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Cannonball Read #10: In the Heart of the Sea: The Tragedy of the Whaleship Essex by Nathaniel Philbrick

Here we are with another maritime disaster, although this one takes place long before most of the others on the list. In 1819, the whaleship Essex, sailing from its home port of Nantucket, was attacked and capsized in the middle of the Pacific ocean by an 80-foot-long sperm whale. The members of the crew set out in three small whaling ships (roughly 25 ft oar boats) for the coast of South America, a trip of close to 3000 miles. Before the end, six men would die of hunger and thirst, three would be lost at sea, one would be executed, and the rest would resort to cannibalism. The men sailed for nearly 93 days straight, suffering from starvation, dehydration, exposure, and an almost crushing sense of despair. This story comes from the accounts of the survivors.

The author, Philbrick, has done an excellent job with research. (There are nearly 50 pages of notes at the end of the book as well as an extensive bibliography.) There is quite a bit of information about the whaling trade itself, as well as about the island of Nantucket's place in that trade. As an island with a mere 3000 residents (many of whom were gone for years at a time on whaleships, home only to drop off their precious whale-oil cargo, resupply, and take off again), the environment was very influential on those who had grown up there, and definitely effected the dynamics of the stranded sailors. There was also quite a bit of information about the daily lives of whalers and how they lived. However, the most interesting parts were the accounts of the survivors.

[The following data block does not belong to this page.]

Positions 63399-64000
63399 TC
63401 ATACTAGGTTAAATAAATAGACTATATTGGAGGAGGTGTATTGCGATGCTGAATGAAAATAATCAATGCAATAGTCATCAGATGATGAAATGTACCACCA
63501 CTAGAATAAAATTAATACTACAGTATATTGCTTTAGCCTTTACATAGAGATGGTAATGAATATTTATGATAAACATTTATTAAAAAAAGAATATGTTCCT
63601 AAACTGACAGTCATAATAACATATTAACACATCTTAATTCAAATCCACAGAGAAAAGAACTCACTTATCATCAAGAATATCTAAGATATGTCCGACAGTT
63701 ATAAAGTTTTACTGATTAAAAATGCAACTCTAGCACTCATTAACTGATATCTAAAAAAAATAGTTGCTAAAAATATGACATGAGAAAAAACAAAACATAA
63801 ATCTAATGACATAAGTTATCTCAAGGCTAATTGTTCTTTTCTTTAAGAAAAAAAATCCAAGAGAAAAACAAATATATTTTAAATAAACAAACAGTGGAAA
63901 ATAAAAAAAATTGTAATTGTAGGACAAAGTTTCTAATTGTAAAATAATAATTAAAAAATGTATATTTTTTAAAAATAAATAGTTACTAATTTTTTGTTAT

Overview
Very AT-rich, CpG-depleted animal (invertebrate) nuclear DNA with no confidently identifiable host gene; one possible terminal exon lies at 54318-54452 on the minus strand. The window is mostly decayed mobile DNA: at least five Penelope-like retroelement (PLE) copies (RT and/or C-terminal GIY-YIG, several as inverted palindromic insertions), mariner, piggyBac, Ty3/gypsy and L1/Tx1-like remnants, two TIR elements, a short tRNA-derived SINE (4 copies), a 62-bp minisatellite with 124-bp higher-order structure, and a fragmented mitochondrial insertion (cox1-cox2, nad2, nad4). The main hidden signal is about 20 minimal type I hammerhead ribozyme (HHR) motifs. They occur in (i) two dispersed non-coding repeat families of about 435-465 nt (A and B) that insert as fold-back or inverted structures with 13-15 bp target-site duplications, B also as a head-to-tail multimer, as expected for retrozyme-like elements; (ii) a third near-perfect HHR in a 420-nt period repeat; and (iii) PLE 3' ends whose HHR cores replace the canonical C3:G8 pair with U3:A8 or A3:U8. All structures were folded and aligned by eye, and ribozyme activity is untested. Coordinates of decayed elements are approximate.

This is a story about overcoming all odds, and the consequences and guilt that remains after doing anything and everything to survive. I recommend this to anyone who likes a good sea-story or well-researched non-fiction. (I will say that it can be disturbing at some parts and is not recommended for children or the faint-of-heart.)

Comments

vtinjp said…
I totally agree with you, I was amazed by Philbrick's research and how many first-hand accounts he had in there. It was a both terrifying and fascinating read.

I've been thinking I should pick up his newer one about the Mayflower...will the Caustic Critic be picking that one up too?
I may eventually, but I'm currently reading another book by Brian Hicks, this time about the Mary Celeste. After that, I have about 3 more maritime disasters, and then I'm starting in on fires. However, I'll keep an eye out for the new Philbrick.

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